The author raises questions: Why does Flavia react like this? Why does she expect herself to be detached from normal human emotions? As a princess, is she pressured to behave a certain way? Does she secretly want to rebel against those conventions?

Flavia is a character in conflict with herself. Already she’s presented enough complicated psychology to make a reader want to learn more about her. Well done.

Her observation of Frank is not superficial. Like a normal adolescent girl, she notices he is handsome but she also digs deeper, probing into his character.

Frank is brash, cocky, yet charming. She’s interested but, for some unknown reason, can’t allow herself to like him.

Brave author, in a very few lines, you’ve skillfully painted a picture not only of Frank’s appearance but also his personality. 

Flavia quickly sets Frank straight that she is a princess who won’t tolerate being called “babe.” Frank isn’t at all fazed by being put in his place and goes on to eloquently charm her, while at the same time giving readers a quick sketch of what Flavia looks like: Then your portraits don’t do you justice. I like the freckles especially. A freckle is a beacon of honesty in a mendacious world. 

In first person, it’s difficult to find effective ways for a character to describe herself without resorting to cliches like looking in a mirror. This was a nice blending of dialogue and description that didn’t sound forced. 

Voice:

The humor works well. The banter between aloof Flavia and smartass Frank is entertaining. They keep trying to one-up each other, competing over who gets the last word. That creates ongoing tension between them. The reader wants to find out who wins the verbal jousting.

The author also nicely juxtaposes that humor with Flavia’s wistful longing for connection with another human.

The following is my favorite sentence:

He had that command of language which only an intelligent person who reads a great many books develops, but without the stiff delivery of someone like me, for whom books are their only friends.

That really pins down both personalities and poignantly conveys Flavia’s loneliness.

Audience:

Flavia’s age indicates the target audience may be Young Adult. Overall, I like her voice, even though she sounds much more mature than an average 12-year-old. I know intelligent, articulate, well-read kids like her so she comes across as unusual but still realistic.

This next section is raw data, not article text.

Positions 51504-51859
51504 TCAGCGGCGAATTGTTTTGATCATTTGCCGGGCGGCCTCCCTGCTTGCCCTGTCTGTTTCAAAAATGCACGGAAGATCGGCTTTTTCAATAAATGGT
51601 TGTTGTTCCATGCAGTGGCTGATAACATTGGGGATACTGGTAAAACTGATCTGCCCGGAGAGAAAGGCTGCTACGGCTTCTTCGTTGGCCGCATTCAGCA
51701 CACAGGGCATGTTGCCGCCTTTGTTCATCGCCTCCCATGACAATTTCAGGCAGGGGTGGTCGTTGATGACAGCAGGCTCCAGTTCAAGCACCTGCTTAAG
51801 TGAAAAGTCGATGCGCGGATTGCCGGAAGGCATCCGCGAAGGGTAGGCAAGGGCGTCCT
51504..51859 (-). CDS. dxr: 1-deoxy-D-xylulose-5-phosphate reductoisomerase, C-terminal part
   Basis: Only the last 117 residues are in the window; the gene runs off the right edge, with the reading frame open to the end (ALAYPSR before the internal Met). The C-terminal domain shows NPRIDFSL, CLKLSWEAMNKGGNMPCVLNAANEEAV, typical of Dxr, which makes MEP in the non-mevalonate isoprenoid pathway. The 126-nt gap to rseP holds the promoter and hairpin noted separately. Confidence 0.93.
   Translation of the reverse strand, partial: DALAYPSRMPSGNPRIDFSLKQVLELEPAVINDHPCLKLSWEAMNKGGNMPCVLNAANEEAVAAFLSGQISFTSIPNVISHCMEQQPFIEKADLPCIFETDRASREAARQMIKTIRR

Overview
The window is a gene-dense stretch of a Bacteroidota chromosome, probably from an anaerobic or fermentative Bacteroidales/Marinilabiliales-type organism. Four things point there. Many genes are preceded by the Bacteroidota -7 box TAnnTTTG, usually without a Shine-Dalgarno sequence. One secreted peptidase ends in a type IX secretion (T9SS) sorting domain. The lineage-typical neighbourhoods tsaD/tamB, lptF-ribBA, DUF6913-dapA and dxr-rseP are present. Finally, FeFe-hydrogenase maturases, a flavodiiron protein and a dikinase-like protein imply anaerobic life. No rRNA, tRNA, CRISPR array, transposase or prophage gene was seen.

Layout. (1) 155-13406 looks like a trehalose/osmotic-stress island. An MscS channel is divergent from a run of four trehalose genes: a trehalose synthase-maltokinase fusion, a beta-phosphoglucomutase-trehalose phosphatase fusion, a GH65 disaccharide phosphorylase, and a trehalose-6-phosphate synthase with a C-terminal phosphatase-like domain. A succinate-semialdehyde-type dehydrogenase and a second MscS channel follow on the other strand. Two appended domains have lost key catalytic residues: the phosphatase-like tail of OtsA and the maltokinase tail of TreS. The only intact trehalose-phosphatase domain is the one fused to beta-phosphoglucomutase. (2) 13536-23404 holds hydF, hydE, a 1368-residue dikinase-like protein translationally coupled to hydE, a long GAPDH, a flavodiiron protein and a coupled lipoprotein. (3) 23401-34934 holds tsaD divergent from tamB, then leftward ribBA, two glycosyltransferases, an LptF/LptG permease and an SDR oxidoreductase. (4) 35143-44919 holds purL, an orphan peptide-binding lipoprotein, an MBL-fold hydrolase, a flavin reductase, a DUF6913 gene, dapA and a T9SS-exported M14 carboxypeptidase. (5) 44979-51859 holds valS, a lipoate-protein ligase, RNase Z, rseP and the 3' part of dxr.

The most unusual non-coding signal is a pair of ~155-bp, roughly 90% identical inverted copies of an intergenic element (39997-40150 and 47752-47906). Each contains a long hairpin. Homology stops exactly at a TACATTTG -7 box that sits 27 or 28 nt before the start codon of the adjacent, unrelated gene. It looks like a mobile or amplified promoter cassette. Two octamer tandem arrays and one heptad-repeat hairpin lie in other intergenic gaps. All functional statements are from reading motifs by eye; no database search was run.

Line editing:

What if you rearrange the order of the first sentence like this?

Between lunch and teatime, I met Frank Barron and survived an assassination attempt.

Switching the assassination attempt to the end of the sentence creates a more dramatic punchline. 

Another thought about the first line: it could come off as a gimmicky ploy unless the author delivers a payoff within a few pages.

Is Frank the savior who thwarts the attempt on her life? That creates a compelling reason for an ongoing relationship between them.

Or is he the would-be assassin?

Because Flavia already knows what happens (even though the reader doesn’t), she could foreshadow a little more.To raise tension, perhaps she wonders how he got past security into the palace library.

The phrase If you ignored his actual words confused me.

Here’s what Frank says: “Then your portraits don’t do you justice. I like the freckles especially. A freckle is a beacon of honesty in a mendacious world. Allow me to introduce myself. Frank Barron, at your service.”

His “actual words” show a sophisticated command of language so I don’t understand why Flavia talks about ignoring them. Maybe delete the phrase: If you ignored his actual words, 

~~~

Overall, this first page works well. The characters are likable, multi-dimensional, and complex. There’s conflict, tension, and suspense.

Additionally, the author proof-read and submitted a clean page without typos, misspellings, or grammatical errors.

YA, fantasy, and magic realism are not genres I’m terribly familiar with. But the Brave Author did a good job of pulling me into this intriguing submission. Thank you for sharing it!

~~~

TKZers: What do you think of Flavia and Frank? Are you interested in the premise? Any suggestions for our Brave Author?